There are situations where the deployed environment (development, test, or production, for example) might dictate the outcome of certain actions.

For example, perhaps a successful "user registration" process will send a notification email to the new user. Environment-specific actions:

  • Development: Do not actually send the email. Email logs will provide enough for developers.
  • Test: Send all emails to some testEnvironment@domain.com inbox and not to the user's address.
  • Production: Send the email to the user.

I have listed three possible solutions below.

CurrentEnvironment configuration value

One way of solving this, which I have seen a lot, is to have some configuration value (whether it be in some xml config file or in the database) such as CurrentEnvironment which specifies the current environment in which the system is deployed to. This would require case/if checks in code to determine the desired action:

if(CurrentEnvironment == Environment.Test)
    // Send all emails to some testEnvironment@domain.com inbox.
else if(CurrentEnvironment == Environment.Production)
    // Send the email to the user.

This is not a maintainable solution in my opinion.

Wipe all email addresses

Another method is to run a change script, once restoring a database, to do the following:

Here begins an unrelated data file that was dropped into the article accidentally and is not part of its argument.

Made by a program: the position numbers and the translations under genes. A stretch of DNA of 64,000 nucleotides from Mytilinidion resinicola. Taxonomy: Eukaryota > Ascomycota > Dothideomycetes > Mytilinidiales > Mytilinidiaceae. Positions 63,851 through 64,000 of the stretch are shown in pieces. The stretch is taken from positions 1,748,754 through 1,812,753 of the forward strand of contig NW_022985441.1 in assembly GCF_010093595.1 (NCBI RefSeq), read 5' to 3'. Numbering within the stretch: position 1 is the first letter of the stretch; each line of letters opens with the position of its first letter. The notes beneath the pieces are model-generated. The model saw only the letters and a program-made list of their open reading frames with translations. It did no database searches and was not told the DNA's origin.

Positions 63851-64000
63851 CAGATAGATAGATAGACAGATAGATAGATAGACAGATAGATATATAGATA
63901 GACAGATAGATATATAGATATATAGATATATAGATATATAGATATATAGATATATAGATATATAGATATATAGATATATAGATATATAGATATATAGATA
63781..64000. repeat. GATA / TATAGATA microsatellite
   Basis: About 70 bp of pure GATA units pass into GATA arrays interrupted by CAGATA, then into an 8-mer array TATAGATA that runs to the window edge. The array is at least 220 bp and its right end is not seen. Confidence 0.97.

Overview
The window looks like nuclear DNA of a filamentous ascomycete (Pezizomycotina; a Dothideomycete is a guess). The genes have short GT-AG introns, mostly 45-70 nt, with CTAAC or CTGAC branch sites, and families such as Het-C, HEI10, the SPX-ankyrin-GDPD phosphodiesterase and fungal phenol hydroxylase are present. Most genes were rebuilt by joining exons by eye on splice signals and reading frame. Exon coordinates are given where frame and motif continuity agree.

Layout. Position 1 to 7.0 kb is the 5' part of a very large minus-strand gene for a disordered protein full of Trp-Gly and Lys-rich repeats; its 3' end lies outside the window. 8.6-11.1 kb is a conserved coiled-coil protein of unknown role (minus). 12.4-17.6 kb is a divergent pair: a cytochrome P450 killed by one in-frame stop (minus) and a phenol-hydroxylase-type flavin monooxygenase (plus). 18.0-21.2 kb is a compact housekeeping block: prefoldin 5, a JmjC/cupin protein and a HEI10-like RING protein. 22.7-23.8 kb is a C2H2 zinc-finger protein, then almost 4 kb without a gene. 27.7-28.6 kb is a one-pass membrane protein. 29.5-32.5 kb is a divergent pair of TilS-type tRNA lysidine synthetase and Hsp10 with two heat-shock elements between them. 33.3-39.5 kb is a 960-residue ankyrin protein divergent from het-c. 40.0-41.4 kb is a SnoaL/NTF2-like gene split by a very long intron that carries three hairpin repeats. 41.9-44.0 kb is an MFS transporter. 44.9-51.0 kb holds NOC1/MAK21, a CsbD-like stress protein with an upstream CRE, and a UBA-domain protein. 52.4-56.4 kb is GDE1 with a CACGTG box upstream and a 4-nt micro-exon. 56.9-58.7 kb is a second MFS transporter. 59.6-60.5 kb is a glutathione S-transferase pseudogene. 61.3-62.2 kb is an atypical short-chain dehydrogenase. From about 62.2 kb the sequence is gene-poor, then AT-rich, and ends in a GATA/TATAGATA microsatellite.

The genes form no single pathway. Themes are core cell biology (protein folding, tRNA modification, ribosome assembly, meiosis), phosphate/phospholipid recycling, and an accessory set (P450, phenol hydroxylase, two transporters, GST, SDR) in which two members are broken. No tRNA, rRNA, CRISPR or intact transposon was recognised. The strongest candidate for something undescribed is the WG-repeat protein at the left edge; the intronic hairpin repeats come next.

• Remove all user email addresses (in development),
  • Replace all user email addresses with testEnvironment@domain.com (in test)

This is an extra step in the release process which, if missed, could have some dangerous results. Additionally, this solution only fixes the email problem. There are perhaps many other situations where the environment matters.

Config transformation

Another idea is to use web.config transformations. This way the config can be different for different environments. For example, we will have the following configs:


The transformation can then use different "providers" or set certain attributes according to the environment. For example, an overrideDeliveryAddress can be set in the web.Test.config:

      type="CustomProviders.EmailServiceProvider, CustomProviders"
      smtp="smtp.domain.com" password="xyz"

This solution requires much more work, but is more maintainable and less invasive. Code is now environment-oblivious.

What other ways can the above be achieved? Should code EVER be environment aware?


First, you should not use your real production data (especially not person-related data) in development or test (you may use carefully choosen excerpts from production data, of course). So your data pools (maybe a database, maybe a pool of files, maybe both), should be separated between those environments. So the only thing you need to change is the config file where you switch between those 3 data pools (for example, the database connection string, or the path to the files). This means there will be no need for any "environment-aware code", the only single thing which is enironment-aware is that entry in your main configuration file.